A solar system with three Earth sized planets has been discovered by astronomers just 160 light years away.
The mysterious worlds may be too hot to potentially support life – lying too close to their host sun.
But it adds to evidence rocky planets are common throughout the universe – with some likely to be in the ‘Goldilocks zone’ where liquid water would flow.
One of the trio of exoplanets – planets outside our solar system – has exactly the same radius as Earth.
The other two are just slightly larger.
They orbit a red dwarf known as K2-239 – a small, old and relatively small star – every 5.2, 7.8 and 10.1 days, respectively.
The Spanish team also identified another nearby planetary system that has two super-Earths – about twice the size of our planet.
They also orbit a red dwarf called K2-240.
The five planets were detected from the eclipses they produce in the stellar light of their respective stars.
They will be tens of degrees warmer than Earth due to the strong radiation they receive in these close orbits.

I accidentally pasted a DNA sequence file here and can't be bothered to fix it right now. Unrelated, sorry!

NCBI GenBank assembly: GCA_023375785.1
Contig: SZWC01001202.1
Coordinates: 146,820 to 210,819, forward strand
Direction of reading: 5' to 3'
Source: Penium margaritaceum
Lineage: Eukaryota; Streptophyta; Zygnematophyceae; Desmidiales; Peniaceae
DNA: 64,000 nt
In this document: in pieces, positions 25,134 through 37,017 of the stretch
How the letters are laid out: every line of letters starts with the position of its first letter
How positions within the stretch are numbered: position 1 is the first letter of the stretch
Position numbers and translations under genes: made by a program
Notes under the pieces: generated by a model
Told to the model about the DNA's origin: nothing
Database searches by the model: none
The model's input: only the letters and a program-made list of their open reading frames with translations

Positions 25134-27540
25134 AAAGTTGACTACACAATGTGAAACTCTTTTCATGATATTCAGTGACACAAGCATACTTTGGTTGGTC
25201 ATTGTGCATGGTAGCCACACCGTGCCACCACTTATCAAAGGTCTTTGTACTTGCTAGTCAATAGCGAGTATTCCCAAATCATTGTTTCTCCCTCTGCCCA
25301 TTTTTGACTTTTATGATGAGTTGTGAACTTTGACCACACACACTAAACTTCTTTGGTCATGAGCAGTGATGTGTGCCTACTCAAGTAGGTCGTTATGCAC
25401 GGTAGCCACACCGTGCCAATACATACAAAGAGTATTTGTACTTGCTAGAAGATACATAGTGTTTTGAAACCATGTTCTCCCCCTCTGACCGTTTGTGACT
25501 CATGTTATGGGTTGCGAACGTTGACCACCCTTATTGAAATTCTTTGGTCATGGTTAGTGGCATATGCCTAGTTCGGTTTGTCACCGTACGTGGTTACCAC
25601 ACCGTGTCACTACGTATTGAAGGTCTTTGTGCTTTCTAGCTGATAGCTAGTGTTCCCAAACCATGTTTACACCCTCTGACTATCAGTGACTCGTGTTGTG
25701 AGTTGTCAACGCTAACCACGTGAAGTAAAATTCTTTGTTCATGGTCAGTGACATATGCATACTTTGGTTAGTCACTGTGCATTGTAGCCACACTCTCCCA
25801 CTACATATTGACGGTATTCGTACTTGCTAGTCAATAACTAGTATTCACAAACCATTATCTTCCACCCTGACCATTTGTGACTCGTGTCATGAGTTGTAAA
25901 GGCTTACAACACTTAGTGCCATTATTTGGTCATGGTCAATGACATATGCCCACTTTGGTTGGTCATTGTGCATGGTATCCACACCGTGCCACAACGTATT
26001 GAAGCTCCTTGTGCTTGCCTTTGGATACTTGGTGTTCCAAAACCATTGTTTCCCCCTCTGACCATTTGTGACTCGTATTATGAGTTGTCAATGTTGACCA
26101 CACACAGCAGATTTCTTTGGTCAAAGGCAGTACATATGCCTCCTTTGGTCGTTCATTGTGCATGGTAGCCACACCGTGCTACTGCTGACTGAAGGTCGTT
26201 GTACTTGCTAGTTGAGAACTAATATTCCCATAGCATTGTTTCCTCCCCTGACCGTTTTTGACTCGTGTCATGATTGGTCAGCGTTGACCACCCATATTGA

This is despite red dwarves being about half as hot as our sun.
Study co leader Dr Javier de Cos, of the University of Oviedo, said all five planets will have temperatures ranging from 107 to 327 degrees Celsius.
The astronomers analysed data collected by the K2 mission of NASA’s Kepler satellite, which started in November 2013.
Dr de Cos said: “We present two new planetary systems found around cool dwarf stars with data from the K2 mission
“The ﬁrst system was found in K2-239. It consists of three Earth-size transiting planets.
“The second was found in K2-240. It consists of two transiting super-Earths and orbital periods of 6.03 and 20.5 days.
“The equilibrium temperatures of the atmospheres of these planets are estimated to be in the range of 380-600 Kelvin (107 to 327 degrees Celsius).”
The astronomers say it will be possible to study the planets’ atmospheric properties with telescopes.
Future observation campaigns with the new James Webb space telescope will characterise their composition.
State of the art scanners installed in the Very Large Telescope (VLT) of the European Southern Observatory (ESO) will be crucial to determine the masses, densities and physical properties of these planets.
NASA has already discovered almost 3,500 planets in planetary systems beyond our own.
The study was published in journal Monthly Notices of the Royal Astronomical Society.